Minister’s ‘doesn’t matter’ comment on access ‘troubling’

Michelle Donelan’s view on entry rates of different social groups to higher education described as apparent ‘significant departure’

July 17, 2020
Michelle Donelan

Comments by England’s universities minister suggesting that it “doesn’t matter” about looking at which social groups fail to get to university have been described as potentially “troubling” and an apparent “significant departure from current policy”.

Michelle Donelan made the comments during an appearance before MPs on the Education Committee on 15 July, after being asked by Conservative MP Caroline Johnson “which groups are least likely to go to university” and what was being done to support them in considering higher education.

Ms Donelan answered that “we do have record numbers of disadvantaged students going to university. There are still challenges within different sections of society, including white working-class students.

“But I actually don’t think it’s a good measure to look at anyway. It’s the wrong question, if you don’t mind me saying. Because it doesn’t matter about looking at which groups don’t get to university. It’s about making sure that those groups that do go complete, that [courses] lead to graduate jobs, but also looking at what’s in that student’s best interests.”

The Office for Students, the English sector regulator established by the Conservative government in 2018, has set a target to eliminate the gap in entry rates between the most and the least represented groups at the most selective universities by 2038-39 – and reducing access gaps has been set as a key goal for universities by successive governments.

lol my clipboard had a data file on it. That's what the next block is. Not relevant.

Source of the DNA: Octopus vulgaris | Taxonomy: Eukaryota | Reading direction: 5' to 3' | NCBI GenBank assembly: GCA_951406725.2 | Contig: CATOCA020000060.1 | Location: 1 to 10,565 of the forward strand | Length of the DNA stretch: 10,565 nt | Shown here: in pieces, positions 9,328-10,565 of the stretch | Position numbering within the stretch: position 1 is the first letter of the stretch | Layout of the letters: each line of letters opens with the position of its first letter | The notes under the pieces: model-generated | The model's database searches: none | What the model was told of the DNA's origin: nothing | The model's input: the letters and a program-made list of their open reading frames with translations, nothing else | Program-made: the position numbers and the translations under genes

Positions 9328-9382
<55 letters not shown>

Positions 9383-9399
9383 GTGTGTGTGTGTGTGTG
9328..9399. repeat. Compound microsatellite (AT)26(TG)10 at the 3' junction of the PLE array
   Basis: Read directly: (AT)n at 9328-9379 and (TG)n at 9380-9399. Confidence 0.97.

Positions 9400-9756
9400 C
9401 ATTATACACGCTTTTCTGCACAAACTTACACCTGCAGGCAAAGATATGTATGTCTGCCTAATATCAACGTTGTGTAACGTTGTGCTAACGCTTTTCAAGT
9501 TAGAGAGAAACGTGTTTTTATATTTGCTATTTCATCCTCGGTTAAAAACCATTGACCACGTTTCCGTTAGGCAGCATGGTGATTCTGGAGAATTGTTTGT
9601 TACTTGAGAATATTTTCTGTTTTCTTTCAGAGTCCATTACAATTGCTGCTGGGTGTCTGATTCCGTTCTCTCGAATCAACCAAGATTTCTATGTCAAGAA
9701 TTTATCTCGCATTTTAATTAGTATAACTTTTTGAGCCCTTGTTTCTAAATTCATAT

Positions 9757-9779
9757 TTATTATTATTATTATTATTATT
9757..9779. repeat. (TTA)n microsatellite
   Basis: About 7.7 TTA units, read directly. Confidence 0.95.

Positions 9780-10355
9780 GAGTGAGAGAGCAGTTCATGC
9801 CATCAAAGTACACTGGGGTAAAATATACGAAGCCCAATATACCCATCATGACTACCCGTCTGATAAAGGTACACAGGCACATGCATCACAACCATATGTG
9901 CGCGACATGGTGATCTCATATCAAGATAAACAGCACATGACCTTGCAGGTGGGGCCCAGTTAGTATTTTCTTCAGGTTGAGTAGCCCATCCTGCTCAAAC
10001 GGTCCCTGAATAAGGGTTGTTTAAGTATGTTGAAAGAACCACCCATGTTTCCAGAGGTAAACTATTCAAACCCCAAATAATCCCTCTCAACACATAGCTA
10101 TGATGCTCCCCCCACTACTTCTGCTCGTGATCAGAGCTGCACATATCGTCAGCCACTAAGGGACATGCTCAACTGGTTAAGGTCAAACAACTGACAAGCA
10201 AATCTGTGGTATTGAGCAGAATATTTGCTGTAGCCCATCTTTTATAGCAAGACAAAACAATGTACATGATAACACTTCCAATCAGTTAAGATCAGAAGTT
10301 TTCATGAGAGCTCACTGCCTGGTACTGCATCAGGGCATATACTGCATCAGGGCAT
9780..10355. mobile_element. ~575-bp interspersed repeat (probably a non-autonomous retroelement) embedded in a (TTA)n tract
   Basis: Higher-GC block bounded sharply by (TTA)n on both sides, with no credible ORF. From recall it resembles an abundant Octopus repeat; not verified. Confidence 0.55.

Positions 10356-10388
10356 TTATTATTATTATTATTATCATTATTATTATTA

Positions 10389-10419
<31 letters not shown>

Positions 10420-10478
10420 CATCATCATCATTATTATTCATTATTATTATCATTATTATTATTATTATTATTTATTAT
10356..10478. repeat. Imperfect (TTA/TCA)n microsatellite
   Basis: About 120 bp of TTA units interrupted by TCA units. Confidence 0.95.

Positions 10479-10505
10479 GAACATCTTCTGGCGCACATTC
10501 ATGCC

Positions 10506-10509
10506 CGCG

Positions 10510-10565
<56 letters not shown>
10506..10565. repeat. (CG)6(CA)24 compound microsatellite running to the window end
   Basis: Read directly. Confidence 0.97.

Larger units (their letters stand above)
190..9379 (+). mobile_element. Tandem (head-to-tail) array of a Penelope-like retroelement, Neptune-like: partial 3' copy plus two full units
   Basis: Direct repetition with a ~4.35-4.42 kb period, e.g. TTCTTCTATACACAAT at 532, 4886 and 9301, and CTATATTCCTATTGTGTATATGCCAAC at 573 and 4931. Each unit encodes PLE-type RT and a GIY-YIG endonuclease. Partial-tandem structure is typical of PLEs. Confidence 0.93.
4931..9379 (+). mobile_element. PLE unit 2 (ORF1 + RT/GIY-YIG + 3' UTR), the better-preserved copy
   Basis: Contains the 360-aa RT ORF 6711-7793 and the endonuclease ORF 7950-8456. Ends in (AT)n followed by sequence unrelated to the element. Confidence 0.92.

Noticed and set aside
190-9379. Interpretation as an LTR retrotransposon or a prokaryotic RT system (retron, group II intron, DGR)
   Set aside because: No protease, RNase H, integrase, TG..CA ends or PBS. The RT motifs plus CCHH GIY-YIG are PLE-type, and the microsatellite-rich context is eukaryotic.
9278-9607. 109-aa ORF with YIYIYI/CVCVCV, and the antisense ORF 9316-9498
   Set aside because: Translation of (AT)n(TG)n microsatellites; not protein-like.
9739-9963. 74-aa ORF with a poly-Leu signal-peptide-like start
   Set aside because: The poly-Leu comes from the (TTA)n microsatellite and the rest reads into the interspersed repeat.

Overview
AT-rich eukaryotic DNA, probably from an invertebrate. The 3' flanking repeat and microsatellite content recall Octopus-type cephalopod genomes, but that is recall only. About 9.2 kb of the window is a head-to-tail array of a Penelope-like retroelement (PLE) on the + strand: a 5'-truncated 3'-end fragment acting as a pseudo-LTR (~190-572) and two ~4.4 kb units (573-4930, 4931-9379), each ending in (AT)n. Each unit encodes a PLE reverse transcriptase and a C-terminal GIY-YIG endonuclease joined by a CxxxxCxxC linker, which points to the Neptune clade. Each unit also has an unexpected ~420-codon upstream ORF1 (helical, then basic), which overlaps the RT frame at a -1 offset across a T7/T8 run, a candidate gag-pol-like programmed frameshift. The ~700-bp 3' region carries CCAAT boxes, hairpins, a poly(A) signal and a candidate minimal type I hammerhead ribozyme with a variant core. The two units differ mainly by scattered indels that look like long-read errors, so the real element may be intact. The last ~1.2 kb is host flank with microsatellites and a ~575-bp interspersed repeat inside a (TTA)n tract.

Ms Donelan’s comments follow fears in the sector that the government’s apparent desire to reduce the number of students entering higher education and to channel extra numbers into further education will accentuate social divisions, particularly if any form of grade threshold is used to restrict access to higher education.

Rachel Hewitt, director of policy and advocacy at the Higher Education Policy Institute, said there were “two ways of reading” the minister’s comments.

“If she is speaking about not just improving access but also improving retention rates and graduate outcomes, as well as providing alternative routes to higher education, this seems entirely fair,” said Ms Hewitt.

“However, the phrasing of her comments, combined with recent government rhetoric on universities, suggests something more troubling. Any step backwards on improving access to higher education to students from all backgrounds would clearly reduce social mobility and risk limiting who could benefit from the opportunities brought about by higher education.

“Her words also seem to be at odds with the great work that is being done by widening participation teams in universities, driven by Chris Millward [director for fair access and participation] at the Office for Students.”

Mary Curnock Cook, the former Ucas chief executive, said: “Michelle Donelan’s approach does seem to be a significant departure from current policy in widening and fair access to university. I’d find it hard to accept that we shouldn’t keep trying to ensure that people from under-represented groups are helped to access higher education and harder still if the rich/poor divide becomes an HE/FE divide.”

Greg Walker, chief executive of MillionPlus, the association of modern universities, said: “The long-standing principle governing access is that those who are able to benefit and who are willing to step up to HE study should be supported by the government and universities to do so.

“This is about access, completion and outcomes for under-represented groups – this is not a numbers game about entry alone. Modern universities invest enormous efforts to ensure student success in all its dimensions.”

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